We’ve already spoken about how the primary goal of salary packaging is to reduce tax. But how does that actually happen?
The key idea is that the amounts taken from your pay and sent to the salary packaging provider account are taken from your gross (pre-tax) pay. This reduces your taxable pay, and consequently you pay less tax.
By comparing two payslips, we can see the effect that salary packaging has on taxable income and compare the total amount of tax paid when the employee earns an almost identical gross pay.
The first payslip has a gross pay of $2661 (1). After deducting a salary package that includes standard goods and services, meal entertainment, employer fees and salary packaging provider fees to a value of $2075 (3), it leaves us with a taxable income of $583 for the fortnight (2).
No tax is payable on this taxable income – it’s equivalent to an annual income of $12,000, well below the tax free threshold.
The second payslip has a gross pay of $2661 (1). This time around, we’ve used up all our salary packaging allowance and are now only salary packaging meal entertainment (3). Our taxable income is $2448 for the fortnight (2).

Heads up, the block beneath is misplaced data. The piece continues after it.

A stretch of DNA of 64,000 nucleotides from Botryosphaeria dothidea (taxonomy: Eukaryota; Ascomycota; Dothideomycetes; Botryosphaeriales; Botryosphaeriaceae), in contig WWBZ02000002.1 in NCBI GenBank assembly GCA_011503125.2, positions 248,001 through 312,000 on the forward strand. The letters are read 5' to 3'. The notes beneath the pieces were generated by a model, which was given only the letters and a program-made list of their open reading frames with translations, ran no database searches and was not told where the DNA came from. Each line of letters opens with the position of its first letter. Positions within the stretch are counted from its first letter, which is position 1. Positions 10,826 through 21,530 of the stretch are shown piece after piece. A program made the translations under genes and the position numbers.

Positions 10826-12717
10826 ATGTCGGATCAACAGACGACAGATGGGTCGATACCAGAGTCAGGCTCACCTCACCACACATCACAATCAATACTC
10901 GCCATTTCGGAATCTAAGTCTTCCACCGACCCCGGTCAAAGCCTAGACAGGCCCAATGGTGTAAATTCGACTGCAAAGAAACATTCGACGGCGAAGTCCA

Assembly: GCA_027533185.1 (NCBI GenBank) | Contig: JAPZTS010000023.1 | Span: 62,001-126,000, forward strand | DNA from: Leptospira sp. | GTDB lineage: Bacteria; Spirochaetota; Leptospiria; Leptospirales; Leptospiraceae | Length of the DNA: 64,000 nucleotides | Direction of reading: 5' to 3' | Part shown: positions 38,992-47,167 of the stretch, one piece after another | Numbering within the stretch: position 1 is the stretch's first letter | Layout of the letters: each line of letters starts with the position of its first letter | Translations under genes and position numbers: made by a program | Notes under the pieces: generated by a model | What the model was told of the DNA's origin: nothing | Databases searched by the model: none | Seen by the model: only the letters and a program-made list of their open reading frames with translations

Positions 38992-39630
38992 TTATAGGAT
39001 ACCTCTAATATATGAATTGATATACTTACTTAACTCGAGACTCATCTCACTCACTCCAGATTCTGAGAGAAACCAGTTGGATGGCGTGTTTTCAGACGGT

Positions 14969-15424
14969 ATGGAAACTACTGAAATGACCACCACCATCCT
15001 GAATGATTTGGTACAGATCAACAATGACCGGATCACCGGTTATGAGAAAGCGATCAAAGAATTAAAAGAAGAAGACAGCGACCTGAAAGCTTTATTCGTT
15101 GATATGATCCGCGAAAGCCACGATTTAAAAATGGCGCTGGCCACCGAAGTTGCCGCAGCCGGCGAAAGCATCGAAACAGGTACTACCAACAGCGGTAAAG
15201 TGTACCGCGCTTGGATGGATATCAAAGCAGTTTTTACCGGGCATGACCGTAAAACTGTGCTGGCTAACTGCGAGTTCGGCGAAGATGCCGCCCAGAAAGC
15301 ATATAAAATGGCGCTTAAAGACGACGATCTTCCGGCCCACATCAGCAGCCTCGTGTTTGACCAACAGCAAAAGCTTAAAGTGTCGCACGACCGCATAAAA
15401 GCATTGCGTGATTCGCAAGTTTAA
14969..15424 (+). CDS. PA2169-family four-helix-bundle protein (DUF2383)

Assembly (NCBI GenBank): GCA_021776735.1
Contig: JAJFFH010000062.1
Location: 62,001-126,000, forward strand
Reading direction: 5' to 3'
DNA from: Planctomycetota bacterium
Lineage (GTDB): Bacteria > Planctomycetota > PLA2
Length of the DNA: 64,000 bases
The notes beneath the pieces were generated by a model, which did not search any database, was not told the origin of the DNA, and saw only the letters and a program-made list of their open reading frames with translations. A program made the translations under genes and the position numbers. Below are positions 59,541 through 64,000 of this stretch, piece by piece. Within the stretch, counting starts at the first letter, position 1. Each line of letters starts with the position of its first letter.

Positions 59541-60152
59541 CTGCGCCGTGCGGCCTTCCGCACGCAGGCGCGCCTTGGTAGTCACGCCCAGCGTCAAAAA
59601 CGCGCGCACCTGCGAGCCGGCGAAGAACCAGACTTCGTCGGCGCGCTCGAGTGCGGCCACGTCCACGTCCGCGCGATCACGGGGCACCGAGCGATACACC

We now have to pay $520 in tax (4) and $110 of HECS! If extrapolated to a yearly basis, that’s $16,000 of tax and HECS each year!
As you can see, by reducing your pre-tax income salary packaging reduces the amount of tax you pay each fortnight. Spread through a year, the disparity shown in the example above is much less.
It would be wonderful if we could package our entire pay, but unfortunately there are limits and these limits are related to Fringe Benefits Tax – I’ll explain more in our next post.